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  2. Clearmoon is the one where the map is on a shield with a moon insignia, the map on the shield being only visible in moonlight. I'll have a look again at those two as I'm in need of a side-diversion for my players.

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  3. I'm prepping this adventure right now, and I agree with you that it's well conceived, adding a layer of dysfunctional family to give life to a dungeon crawl.

    But I can't understand Area 7, a section of 20' wide hallway that's been walled off for no reason I can think of, and then given a deadly trap. Why would Aethering go to all the trouble to create a trap and then make it hard to encounter? Why would Paul Jaquays?

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  4. I've just got this module off the shelf to look again at that. The map looks like #7 is walled off, but it isn't - what looks like lines are simply the start and end of the section which bursts into flame. The corridor then ends in the teleport trap. I agree the map isn't clear! My party found the secret doors and bypassed the heat trap and got teleported. I added a few extra undead to fill out the module as it was a bit sparse - I made the skull at #9 turn into an Eye of Fear and Flame when it was touched.

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  5. Prepping to run this as well, and I have a few questions that I hope you guys could help me with.

    The pit trap and slide (#2): If 1-2 players fall down and it then jams shut and is unopenable, does that mean if the pit trap opens the party will necessarily be split up? If so, would you give the other players a brief opportunity to jump down too so as to avoid splitting the party?

    Crypt of Aethering's Wife (#6): I assume that if a character assumes her image, but is not possessed by her, subsequent players looking in the pool will not be affected in any way? (In other words, once the image transfers no more transferring of image or possibility of possession for any subsequent players.) Also, I don't understand the part about an additional 35% chance of possession, but then having a formula based on intelligence to determine chance of possession. Why are there two different ways provided to determine chance of possession. What am I missing?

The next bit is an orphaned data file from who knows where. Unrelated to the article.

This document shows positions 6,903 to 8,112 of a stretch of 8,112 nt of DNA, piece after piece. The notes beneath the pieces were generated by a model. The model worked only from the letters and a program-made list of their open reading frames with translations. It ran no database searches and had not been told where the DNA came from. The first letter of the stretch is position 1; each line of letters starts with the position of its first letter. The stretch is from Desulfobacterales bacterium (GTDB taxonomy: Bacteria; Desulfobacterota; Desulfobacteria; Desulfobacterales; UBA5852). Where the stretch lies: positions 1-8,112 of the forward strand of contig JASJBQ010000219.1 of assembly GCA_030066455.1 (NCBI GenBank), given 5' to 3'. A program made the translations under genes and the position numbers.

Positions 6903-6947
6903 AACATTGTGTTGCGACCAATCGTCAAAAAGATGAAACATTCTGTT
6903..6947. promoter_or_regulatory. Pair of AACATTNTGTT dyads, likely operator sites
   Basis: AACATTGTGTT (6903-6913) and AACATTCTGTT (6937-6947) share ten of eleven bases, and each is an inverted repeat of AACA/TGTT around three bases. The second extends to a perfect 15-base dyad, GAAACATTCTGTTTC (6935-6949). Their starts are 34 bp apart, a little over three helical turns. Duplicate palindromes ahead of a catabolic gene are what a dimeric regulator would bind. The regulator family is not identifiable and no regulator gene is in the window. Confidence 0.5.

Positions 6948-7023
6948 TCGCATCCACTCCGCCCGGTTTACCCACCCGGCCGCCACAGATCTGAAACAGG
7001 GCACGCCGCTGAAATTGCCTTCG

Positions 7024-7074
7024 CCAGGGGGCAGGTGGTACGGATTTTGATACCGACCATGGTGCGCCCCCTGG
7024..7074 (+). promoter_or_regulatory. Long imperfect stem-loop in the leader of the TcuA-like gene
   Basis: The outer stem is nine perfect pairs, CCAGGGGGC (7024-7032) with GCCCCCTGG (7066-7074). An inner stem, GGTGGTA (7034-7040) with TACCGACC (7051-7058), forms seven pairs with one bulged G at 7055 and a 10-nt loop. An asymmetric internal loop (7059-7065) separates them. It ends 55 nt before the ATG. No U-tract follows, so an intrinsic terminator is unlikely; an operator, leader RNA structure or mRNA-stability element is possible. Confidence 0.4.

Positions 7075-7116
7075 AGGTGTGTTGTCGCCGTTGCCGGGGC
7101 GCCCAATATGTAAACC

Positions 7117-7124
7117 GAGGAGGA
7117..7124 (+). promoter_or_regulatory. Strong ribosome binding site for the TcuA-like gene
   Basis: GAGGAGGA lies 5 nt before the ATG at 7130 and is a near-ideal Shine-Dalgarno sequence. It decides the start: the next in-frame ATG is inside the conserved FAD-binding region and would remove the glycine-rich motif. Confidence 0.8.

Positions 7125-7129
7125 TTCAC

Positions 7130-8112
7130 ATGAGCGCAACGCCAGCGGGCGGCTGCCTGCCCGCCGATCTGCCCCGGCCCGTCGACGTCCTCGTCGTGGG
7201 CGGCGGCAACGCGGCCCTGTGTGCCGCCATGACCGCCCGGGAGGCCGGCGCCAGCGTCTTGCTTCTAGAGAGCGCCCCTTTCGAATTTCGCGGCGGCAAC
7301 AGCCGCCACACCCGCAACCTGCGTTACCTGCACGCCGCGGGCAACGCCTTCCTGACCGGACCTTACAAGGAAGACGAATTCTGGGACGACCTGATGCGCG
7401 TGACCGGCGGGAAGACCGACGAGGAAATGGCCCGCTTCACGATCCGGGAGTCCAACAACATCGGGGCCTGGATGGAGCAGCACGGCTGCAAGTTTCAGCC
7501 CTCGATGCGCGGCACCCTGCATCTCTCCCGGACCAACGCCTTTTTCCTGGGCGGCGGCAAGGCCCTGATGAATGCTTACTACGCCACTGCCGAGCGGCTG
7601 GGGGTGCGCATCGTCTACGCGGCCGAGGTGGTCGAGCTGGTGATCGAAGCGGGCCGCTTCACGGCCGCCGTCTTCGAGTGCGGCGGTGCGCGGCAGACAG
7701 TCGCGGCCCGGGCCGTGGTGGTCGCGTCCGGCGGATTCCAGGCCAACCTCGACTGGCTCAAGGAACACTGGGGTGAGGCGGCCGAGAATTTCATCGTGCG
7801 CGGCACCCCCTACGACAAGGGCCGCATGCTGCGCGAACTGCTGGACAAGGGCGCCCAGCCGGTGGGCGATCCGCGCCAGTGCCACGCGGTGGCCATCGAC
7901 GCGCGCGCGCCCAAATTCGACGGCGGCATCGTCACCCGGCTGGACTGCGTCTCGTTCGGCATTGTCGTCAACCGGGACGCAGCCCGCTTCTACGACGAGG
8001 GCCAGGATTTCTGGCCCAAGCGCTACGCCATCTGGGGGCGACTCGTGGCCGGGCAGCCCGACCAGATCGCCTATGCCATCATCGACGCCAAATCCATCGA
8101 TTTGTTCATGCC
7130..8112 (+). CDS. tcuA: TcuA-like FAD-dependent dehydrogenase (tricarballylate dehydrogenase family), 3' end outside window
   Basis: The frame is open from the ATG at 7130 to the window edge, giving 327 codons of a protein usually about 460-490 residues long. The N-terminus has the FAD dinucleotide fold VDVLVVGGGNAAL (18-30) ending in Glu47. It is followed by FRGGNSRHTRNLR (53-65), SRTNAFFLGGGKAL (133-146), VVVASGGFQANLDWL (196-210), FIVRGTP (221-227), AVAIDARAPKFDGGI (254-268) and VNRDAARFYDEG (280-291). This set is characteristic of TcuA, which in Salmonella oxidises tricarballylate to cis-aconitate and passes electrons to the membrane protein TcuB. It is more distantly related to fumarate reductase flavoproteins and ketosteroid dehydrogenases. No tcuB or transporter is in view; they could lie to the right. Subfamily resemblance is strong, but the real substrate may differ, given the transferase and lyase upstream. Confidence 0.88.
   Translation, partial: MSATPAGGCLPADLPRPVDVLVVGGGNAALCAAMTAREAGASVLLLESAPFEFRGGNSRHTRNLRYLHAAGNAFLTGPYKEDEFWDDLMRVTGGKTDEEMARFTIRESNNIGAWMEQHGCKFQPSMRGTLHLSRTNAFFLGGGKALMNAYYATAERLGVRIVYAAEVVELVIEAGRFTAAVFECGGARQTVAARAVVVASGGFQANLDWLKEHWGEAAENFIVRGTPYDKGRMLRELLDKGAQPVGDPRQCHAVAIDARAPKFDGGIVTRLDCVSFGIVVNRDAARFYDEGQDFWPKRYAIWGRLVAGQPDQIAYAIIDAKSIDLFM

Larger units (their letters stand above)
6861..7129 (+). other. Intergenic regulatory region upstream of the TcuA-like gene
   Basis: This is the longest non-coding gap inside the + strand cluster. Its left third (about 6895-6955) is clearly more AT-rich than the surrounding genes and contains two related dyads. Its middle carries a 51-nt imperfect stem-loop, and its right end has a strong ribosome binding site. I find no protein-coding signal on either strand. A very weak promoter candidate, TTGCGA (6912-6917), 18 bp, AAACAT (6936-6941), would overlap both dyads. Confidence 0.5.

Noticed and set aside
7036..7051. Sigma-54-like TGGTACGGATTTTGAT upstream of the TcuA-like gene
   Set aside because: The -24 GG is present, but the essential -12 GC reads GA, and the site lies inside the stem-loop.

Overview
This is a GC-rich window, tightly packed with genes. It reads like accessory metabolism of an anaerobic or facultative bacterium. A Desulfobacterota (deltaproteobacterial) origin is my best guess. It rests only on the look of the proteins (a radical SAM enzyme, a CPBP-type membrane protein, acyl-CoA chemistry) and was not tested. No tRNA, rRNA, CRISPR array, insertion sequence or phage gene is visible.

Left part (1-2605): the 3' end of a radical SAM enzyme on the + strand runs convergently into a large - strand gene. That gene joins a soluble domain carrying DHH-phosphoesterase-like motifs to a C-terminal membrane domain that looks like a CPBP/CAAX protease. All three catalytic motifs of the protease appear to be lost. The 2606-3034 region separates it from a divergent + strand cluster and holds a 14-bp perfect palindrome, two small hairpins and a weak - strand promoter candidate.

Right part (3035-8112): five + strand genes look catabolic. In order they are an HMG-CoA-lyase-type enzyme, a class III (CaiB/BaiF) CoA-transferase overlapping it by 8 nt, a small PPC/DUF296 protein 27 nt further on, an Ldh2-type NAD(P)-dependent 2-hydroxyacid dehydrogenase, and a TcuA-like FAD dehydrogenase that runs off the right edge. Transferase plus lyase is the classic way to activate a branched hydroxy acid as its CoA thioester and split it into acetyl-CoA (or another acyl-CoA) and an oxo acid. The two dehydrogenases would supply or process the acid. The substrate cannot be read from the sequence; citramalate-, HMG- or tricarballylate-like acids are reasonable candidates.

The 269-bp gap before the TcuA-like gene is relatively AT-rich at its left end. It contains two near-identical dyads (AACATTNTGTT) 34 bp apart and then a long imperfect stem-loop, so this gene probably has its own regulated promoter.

Mire of Flame and Fire (#7): How can a characters be "trapped" in the flame, and why is damage per round given? Wouldn't the first player get burned and then quickly retreat?

    Thanks for any help!

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    1. Hi Dan,

      The following is how I played it, but you could ask the author on the Dragonsfoot forum.

      Pit & Slide - I'd allow someone to jump in as well if they said so before I finished saying "and the trap slams shut behind them". They'd be unlikely to do so as they wouldn't have time to look what's in the pit. When I ran it the party got split up.

      The Pool - As I read it, once one person has been changed then that's the end of the spell. I agree the formula bit makes little sense. I altered the encounter to be simply make a saving throw against being posessed (no image change) and took the player who failed their throw to one side and told them to pretend to be Anasia. If I recall correctly it took a while for everyone else to realise.

      The Flame - I'd expect they would take 1d6 and then retreat.


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    2. Oh, and do let me know how it goes when you run it :-)

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  6. Thanks Joe! I appreciate your advice!